Will Vine have a post-Twitter life?

Although originally Twitter announced that it would be shutting Vine down, there are now reports that the company is entertaining multiple offers for its short video app service.

Eugene Hoshiko/AP/File
Hayatto Noguchi, a Japanese Vine artist, shows his work on a smartphone during an interview with The Associated Press in Tokyo.

Although Twitter has said it is mulling a Vine shutdown, there may be hope for the video sharing app after all.

Late last month Twitter announced that it would shut down the short video sharing app, which it acquired in 2012 for approximately $30 million, much to the chagrin of avid Vine users across America. But now it has been reported that Twitter may sell the app instead of shutting it down completely, and that there are a number of interested buyers.

“While TechCrunch couldn’t confirm the names of any of the companies interested in Vine, a rumored bidder was Japanese messaging and gaming company LINE,” TechCrunch reported, adding, “We’ve learned that Twitter has narrowed the pool from more than 10 bidders to around 5.”

The tech news site says it discovered the potential deal from several sources, although it remains unable to confirm the identity of any of the specific bidders.

Vine is best known as a video sharing application that allows users to share brief, six-second videos. The short-clip format inspired users to get creative with the time allowed, and even boosted some to stardom, such as French Vine star Jerome Jarre.

Twitter announced its plans to shut down the app on October 27, although it also said it had plans to preserve an archive of old Vine videos on the app website.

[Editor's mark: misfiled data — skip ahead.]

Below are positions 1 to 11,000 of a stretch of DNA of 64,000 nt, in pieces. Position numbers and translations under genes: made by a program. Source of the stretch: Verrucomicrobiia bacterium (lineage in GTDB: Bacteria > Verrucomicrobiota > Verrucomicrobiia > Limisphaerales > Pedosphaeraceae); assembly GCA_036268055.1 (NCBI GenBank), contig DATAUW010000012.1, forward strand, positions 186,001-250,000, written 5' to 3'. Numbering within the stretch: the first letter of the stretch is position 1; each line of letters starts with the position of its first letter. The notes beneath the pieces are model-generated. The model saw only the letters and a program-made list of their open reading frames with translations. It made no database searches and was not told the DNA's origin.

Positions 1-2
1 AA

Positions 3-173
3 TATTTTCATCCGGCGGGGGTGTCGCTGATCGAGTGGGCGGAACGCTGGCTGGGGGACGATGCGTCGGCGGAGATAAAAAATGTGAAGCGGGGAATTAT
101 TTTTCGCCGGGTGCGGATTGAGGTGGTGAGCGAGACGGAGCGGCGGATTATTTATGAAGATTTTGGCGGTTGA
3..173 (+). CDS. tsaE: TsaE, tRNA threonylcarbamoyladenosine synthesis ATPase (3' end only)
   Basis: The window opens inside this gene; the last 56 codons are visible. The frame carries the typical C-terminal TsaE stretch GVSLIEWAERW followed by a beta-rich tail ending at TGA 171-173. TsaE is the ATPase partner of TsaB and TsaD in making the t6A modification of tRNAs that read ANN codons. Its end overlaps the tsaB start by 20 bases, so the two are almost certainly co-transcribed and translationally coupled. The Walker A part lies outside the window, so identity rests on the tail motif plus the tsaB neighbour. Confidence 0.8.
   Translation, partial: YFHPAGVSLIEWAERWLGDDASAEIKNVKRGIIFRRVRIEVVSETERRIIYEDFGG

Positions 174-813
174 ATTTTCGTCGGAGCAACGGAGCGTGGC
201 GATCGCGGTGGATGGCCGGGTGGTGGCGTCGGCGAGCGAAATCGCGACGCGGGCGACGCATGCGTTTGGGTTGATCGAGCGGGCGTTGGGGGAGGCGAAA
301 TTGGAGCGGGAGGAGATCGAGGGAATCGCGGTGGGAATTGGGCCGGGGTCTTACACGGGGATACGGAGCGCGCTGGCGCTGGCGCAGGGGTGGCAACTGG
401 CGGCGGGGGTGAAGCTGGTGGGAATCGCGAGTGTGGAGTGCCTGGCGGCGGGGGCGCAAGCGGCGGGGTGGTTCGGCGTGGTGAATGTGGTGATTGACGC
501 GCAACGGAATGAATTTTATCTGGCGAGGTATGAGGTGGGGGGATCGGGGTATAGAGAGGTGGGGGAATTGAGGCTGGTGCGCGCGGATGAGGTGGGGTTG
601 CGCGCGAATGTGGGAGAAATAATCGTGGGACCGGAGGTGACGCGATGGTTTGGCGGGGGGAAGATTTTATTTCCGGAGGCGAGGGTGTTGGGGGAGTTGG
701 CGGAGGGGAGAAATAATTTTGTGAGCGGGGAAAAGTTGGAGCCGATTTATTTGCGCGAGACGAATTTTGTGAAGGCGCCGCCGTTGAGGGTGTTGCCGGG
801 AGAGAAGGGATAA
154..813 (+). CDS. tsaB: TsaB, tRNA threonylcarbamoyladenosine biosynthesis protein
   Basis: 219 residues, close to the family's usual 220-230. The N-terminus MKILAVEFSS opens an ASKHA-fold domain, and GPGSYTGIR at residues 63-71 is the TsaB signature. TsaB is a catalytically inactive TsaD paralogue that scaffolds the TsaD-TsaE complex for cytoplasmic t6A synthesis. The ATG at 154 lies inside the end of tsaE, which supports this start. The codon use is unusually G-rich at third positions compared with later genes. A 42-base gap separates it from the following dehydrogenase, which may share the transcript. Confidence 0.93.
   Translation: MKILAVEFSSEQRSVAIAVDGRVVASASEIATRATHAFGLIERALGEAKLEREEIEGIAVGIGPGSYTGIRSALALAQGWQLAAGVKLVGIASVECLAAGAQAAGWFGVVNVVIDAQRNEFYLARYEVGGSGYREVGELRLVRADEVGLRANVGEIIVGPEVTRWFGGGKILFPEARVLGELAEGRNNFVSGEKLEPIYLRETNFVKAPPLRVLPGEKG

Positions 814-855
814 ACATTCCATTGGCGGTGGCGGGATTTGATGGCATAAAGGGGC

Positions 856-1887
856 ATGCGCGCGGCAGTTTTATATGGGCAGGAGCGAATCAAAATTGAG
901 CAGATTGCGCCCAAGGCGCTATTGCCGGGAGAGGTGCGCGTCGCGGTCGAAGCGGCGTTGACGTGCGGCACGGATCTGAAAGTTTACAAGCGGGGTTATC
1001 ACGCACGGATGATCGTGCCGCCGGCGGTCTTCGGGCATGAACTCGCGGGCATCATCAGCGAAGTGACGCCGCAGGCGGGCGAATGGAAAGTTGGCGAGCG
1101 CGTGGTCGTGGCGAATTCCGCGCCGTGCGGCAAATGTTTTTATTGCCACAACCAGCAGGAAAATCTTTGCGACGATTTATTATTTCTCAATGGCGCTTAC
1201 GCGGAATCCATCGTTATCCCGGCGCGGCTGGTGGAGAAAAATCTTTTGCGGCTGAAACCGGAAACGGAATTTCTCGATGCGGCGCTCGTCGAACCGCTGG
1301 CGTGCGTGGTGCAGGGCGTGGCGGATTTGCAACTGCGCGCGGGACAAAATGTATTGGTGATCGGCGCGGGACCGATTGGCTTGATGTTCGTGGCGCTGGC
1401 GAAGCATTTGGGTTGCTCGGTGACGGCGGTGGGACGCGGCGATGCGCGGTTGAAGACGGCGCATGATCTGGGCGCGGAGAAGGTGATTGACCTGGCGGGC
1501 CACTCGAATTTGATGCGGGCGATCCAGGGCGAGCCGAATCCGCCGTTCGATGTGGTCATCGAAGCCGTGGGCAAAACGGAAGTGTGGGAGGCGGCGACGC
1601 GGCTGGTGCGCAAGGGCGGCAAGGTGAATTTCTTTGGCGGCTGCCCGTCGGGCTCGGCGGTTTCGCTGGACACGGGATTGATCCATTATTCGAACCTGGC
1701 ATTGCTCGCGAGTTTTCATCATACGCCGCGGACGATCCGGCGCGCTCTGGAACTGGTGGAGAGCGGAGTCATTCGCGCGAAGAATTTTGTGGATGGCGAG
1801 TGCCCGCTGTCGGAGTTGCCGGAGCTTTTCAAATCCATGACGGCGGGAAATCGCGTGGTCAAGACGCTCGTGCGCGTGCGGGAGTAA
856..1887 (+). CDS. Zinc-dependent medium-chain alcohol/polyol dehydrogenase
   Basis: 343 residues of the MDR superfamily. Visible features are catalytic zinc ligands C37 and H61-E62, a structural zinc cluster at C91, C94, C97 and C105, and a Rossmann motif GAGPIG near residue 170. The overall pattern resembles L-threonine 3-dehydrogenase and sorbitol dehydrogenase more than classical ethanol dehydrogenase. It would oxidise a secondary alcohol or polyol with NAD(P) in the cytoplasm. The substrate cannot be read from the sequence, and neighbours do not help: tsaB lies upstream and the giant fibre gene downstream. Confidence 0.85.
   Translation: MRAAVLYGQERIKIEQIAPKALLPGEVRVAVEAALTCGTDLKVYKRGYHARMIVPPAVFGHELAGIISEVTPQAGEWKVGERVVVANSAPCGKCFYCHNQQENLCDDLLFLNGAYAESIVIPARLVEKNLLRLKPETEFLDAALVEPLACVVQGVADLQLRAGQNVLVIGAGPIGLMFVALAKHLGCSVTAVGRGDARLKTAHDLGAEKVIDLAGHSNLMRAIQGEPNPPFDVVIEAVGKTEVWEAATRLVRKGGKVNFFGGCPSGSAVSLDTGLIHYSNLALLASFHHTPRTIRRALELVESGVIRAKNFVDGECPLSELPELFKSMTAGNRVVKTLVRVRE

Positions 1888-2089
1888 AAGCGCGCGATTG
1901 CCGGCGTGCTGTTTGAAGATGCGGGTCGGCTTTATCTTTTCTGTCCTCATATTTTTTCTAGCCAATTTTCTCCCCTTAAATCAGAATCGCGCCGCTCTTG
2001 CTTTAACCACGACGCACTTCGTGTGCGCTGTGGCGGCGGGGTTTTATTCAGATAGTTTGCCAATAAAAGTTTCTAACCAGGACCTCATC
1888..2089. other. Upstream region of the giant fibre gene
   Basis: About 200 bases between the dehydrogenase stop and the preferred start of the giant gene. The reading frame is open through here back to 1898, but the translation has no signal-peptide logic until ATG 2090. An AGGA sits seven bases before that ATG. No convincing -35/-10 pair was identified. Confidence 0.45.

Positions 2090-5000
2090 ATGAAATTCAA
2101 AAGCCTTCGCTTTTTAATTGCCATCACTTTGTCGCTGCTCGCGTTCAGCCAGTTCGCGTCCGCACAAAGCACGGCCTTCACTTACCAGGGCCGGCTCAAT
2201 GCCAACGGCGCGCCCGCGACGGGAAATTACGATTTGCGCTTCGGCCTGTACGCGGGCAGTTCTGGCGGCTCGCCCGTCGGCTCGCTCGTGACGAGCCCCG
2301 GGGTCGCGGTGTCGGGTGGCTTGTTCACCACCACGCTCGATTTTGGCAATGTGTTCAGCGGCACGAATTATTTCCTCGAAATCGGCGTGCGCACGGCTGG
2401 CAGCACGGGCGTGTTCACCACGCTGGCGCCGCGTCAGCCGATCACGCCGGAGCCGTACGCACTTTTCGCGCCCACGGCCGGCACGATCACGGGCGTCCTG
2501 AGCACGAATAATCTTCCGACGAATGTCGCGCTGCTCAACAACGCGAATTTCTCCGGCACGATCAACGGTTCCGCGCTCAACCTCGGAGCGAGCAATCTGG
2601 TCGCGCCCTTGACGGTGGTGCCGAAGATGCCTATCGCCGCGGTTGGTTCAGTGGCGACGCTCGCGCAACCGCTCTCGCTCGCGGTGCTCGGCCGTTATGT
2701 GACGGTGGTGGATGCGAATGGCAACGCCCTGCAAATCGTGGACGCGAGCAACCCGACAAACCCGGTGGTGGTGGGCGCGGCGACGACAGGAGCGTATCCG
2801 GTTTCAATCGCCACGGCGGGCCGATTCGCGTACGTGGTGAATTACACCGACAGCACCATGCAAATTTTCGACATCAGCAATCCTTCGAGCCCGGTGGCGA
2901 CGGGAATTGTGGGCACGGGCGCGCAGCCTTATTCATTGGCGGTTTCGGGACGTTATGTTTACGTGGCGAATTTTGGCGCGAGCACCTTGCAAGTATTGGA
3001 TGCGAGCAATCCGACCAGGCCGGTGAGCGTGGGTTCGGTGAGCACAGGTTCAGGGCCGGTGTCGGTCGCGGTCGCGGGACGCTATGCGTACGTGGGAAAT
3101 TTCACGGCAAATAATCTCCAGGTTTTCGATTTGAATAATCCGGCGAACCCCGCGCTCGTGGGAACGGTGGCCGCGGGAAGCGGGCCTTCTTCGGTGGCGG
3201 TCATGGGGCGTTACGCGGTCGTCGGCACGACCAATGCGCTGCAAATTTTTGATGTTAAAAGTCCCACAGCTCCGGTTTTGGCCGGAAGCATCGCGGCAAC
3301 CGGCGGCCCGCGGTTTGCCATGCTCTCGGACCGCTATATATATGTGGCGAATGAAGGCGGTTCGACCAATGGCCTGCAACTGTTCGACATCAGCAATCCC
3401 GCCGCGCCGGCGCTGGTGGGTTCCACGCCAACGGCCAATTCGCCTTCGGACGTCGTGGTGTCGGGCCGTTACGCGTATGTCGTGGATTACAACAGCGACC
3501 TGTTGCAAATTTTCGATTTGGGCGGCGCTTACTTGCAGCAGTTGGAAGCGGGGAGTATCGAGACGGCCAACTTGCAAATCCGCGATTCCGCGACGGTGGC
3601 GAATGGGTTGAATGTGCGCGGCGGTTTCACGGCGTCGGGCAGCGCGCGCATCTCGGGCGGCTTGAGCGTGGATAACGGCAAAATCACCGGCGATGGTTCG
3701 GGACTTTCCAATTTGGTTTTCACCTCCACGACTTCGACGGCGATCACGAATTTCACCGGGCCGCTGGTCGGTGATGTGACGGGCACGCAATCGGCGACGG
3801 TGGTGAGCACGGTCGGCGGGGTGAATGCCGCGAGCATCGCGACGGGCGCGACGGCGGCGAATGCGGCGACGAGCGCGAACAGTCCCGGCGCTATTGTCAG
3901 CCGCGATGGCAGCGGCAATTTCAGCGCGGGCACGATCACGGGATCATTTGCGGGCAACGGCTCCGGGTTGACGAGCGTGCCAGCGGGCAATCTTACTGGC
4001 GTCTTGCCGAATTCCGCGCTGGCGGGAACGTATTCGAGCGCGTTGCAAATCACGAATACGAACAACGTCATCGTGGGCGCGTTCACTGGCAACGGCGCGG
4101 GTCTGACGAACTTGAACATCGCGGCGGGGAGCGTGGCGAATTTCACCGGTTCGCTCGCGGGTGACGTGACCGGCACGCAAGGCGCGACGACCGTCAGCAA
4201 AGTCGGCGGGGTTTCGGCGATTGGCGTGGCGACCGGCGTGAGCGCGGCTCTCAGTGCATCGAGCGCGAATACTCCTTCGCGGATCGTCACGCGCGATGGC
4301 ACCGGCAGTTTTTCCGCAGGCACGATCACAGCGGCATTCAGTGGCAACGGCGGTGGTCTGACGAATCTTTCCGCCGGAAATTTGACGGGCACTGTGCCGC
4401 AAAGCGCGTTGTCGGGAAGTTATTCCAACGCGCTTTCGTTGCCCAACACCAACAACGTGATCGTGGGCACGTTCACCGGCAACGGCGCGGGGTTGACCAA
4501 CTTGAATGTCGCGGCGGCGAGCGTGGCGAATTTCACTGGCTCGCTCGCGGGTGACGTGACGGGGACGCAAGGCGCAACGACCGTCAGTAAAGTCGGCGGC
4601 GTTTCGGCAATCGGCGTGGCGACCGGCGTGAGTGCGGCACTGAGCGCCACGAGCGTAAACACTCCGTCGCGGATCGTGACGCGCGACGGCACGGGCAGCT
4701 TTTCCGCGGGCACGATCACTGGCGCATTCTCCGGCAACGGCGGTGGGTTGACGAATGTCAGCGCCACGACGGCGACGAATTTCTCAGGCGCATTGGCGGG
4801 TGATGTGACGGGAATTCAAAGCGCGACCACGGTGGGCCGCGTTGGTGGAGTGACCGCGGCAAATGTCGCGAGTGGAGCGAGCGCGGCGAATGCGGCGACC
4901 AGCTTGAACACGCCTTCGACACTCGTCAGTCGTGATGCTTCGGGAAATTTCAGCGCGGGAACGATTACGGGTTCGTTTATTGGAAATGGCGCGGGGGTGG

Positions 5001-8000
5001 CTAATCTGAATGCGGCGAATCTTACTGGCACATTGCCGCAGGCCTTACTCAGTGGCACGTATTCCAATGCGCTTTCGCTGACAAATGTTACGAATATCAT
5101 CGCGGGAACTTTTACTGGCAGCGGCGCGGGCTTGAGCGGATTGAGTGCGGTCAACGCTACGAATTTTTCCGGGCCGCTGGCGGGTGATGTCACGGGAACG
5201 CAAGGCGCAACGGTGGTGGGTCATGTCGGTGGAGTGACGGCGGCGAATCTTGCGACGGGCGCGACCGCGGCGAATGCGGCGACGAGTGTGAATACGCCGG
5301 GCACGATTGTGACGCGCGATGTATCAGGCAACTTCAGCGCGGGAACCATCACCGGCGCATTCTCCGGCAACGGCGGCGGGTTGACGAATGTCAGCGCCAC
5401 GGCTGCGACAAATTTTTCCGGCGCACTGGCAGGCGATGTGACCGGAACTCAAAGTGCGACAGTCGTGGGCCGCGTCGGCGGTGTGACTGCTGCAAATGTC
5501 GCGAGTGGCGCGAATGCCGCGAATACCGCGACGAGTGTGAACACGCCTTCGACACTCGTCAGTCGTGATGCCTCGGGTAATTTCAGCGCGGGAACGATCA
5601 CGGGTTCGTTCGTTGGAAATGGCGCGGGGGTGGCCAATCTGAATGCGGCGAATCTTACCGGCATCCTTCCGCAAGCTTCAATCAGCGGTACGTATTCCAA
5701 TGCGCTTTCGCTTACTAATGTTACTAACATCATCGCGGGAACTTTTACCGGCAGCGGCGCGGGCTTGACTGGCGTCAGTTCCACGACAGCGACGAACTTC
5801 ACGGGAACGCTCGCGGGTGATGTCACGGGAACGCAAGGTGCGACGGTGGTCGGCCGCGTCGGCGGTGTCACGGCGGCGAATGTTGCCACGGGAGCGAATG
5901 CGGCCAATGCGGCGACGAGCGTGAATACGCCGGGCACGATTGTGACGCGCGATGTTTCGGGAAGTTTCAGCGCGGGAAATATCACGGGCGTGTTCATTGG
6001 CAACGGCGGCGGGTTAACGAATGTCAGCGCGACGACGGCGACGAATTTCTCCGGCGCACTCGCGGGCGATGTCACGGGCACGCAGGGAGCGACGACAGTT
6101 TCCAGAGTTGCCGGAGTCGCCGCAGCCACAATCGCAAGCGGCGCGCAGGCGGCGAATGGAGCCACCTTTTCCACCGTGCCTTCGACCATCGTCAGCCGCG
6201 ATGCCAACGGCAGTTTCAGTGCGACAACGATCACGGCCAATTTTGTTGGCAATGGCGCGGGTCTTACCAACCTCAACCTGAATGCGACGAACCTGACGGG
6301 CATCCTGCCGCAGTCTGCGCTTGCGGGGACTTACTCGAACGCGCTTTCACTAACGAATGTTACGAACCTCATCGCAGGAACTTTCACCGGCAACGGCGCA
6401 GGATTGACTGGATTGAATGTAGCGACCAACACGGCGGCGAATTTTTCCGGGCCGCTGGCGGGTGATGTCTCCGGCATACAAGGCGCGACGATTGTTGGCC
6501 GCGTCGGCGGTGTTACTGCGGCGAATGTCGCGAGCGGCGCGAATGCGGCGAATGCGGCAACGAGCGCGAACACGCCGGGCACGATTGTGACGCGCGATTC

Even if it sells, Vine may not be a cash cow for Twitter. TechCrunch is reporting that some of the offers are for less than $10 million. Earlier this fall, The New York Times reported that Vine cost $10 million per month to run.

If Twitter does sell Vine, however, it does not mean the connection between the two will be severed forever. Instead, Twitter would continue to play Vine videos on its feed, and the social media platform could still earn money from sponsored content on Vine.

There are also pitfalls. If Vine’s purchaser fails to keep the app viable, it could actually cost Twitter money due to the association between the two. And if Vine decides to shut down the archive of user content after a sale, Twitter users may be upset.

Still, Twitter’s decision to even consider potential sales instead of shutting Vine down altogether may say much about the app’s continued popularity.

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